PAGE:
, Volume 16, Issue 1, pp 81–93 | Cite as

Multi-Table Differential Correlation Analysis of Neuroanatomical and Cognitive Interactions in Turner Syndrome

  • Christof SeilerEmail author
  • Tamar Green
  • David Hong
  • Lindsay Chromik
  • Lynne Huffman
  • Susan Holmes
  • Allan L. Reiss
Original Article


Girls and women with Turner syndrome (TS) have a completely or partially missing X chromosome. Extensive studies on the impact of TS on neuroanatomy and cognition have been conducted. The integration of neuroanatomical and cognitive information into one consistent analysis through multi-table methods is difficult and most standard tests are underpowered. We propose a new two-sample testing procedure that compares associations between two tables in two groups. The procedure combines multi-table methods with permutation tests. In particular, we construct cluster size test statistics that incorporate spatial dependencies. We apply our new procedure to a newly collected dataset comprising of structural brain scans and cognitive test scores from girls with TS and healthy control participants (age and sex matched). We measure neuroanatomy with Tensor-Based Morphometry (TBM) and cognitive function with Wechsler IQ and NEuroPSYchological tests (NEPSY-II). We compare our multi-table testing procedure to a single-table analysis. Our new procedure reports differential correlations between two voxel clusters and a wide range of cognitive tests whereas the single-table analysis reports no differences. Our findings are consistent with the hypothesis that girls with TS have a different brain-cognition association structure than healthy controls.


Permutation tests Multi-table analysis Sparse canonical correlation analysis Turner syndrome Tensor-based morphometry Cognitive abilities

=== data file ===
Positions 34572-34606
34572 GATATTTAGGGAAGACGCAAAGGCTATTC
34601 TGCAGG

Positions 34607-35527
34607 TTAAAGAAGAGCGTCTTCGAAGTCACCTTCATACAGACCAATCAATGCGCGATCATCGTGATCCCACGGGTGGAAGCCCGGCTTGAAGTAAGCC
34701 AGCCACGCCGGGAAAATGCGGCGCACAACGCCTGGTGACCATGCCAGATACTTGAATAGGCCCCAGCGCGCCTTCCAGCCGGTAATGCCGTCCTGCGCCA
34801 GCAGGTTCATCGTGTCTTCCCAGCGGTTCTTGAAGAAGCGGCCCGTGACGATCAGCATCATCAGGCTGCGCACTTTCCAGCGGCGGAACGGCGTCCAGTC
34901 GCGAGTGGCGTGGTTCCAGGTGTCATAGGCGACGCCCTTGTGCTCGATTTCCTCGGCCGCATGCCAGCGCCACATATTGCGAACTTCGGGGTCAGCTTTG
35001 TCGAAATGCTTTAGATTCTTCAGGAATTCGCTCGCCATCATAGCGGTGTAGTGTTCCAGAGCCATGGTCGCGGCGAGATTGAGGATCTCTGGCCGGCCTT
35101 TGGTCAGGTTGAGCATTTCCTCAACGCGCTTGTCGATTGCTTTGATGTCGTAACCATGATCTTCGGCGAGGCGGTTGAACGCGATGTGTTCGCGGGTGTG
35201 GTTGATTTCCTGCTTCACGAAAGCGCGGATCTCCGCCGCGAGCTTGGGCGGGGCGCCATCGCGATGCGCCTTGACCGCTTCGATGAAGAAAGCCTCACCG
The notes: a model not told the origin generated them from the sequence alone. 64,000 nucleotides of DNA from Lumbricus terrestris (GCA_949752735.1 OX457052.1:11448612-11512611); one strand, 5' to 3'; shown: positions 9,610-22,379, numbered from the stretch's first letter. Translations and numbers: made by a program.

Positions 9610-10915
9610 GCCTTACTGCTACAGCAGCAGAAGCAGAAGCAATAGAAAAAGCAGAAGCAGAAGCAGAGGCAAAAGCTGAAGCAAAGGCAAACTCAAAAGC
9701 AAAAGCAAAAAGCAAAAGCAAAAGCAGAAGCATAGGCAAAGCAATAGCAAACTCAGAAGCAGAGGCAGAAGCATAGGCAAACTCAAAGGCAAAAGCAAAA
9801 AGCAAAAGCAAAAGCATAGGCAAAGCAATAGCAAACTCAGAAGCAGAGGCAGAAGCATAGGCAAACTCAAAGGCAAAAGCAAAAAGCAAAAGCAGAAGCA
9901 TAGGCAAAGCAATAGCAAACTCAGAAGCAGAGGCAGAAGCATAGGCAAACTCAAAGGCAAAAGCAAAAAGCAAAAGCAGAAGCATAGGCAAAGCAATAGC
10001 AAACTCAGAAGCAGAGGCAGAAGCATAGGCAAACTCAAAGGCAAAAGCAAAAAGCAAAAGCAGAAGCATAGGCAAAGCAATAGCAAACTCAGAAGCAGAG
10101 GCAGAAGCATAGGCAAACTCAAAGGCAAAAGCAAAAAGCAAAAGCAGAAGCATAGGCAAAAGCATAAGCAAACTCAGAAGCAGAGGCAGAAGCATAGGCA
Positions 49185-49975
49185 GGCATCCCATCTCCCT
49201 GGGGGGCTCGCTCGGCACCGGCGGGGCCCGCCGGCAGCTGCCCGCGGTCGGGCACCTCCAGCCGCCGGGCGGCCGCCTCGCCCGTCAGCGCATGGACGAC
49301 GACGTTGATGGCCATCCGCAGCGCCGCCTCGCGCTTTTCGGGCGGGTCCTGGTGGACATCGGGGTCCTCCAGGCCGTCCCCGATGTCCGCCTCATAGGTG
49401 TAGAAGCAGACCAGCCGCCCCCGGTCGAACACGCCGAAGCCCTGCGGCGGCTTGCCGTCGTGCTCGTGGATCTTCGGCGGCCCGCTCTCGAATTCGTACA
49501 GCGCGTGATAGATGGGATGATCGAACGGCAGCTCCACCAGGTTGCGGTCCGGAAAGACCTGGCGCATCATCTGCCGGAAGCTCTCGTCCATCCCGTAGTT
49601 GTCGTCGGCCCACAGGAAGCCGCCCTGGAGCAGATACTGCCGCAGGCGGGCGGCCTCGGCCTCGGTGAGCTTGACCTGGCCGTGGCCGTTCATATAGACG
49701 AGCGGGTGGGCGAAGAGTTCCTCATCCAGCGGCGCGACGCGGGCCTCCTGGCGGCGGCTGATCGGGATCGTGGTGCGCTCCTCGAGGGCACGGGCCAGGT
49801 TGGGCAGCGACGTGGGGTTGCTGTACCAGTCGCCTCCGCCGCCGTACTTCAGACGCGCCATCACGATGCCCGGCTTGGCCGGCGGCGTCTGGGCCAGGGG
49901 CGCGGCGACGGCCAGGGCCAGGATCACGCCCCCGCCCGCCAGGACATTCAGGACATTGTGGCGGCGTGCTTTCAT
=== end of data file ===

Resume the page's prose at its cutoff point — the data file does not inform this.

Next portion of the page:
The Turner Syndrome Society and the Turner Syndrome Foundation made this work possible. The authors would like to sincerely thank all of the families who kindly volunteered to participate.

Christof Seiler was supported by two postdoctoral fellowships from the Swiss National Science Foundation (146281 and 158500) and a travel grant from the France-Stanford Center for Interdisciplinary Studies. Tamar Green was supported by a grant from the Gazit-Globe Post-Doctoral Fellowship Award. Allan L. Reiss is supported by grants from the NICHD (HD049653), NIMH (MH099630), and the Sharon Levine Foundation. Dr. Reiss is an unpaid medical advisor for the Turner Syndrome Society and Turner Syndrome Foundation. The funding sources mentioned above had no role in the study design; in the collection, analysis and interpretation of the data. Susan Holmes is supported by NICHD (HD049653).

We would like to thank two anonymous reviewers for their helpful input that greatly contributed to improved clarity and quality of this manuscript.

Supplementary material

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Copyright information

© Springer Science+Business Media, LLC, part of Springer Nature 2017

Authors and Affiliations

  • Christof Seiler
    • 1
    Email author
  • Tamar Green
    • 2
    • 3
  • David Hong
    • 2
  • Lindsay Chromik
    • 2
  • Lynne Huffman
    • 4
  • Susan Holmes
    • 1
  • Allan L. Reiss
    • 2
    • 5
  1. 1.Department of StatisticsStanford UniversityStanfordUSA
  2. 2.Center for Interdisciplinary Brain Sciences ResearchStanford University School of MedicineStanfordUSA
  3. 3.Sackler Faculty of MedicineTel Aviv UniversityTel AvivIsrael
  4. 4.Department of PediatricsStanford University School of MedicineStanfordUSA
  5. 5.Departments of Radiology, Psychiatry and Behavioral SciencesStanford University School of MedicineStanfordUSA

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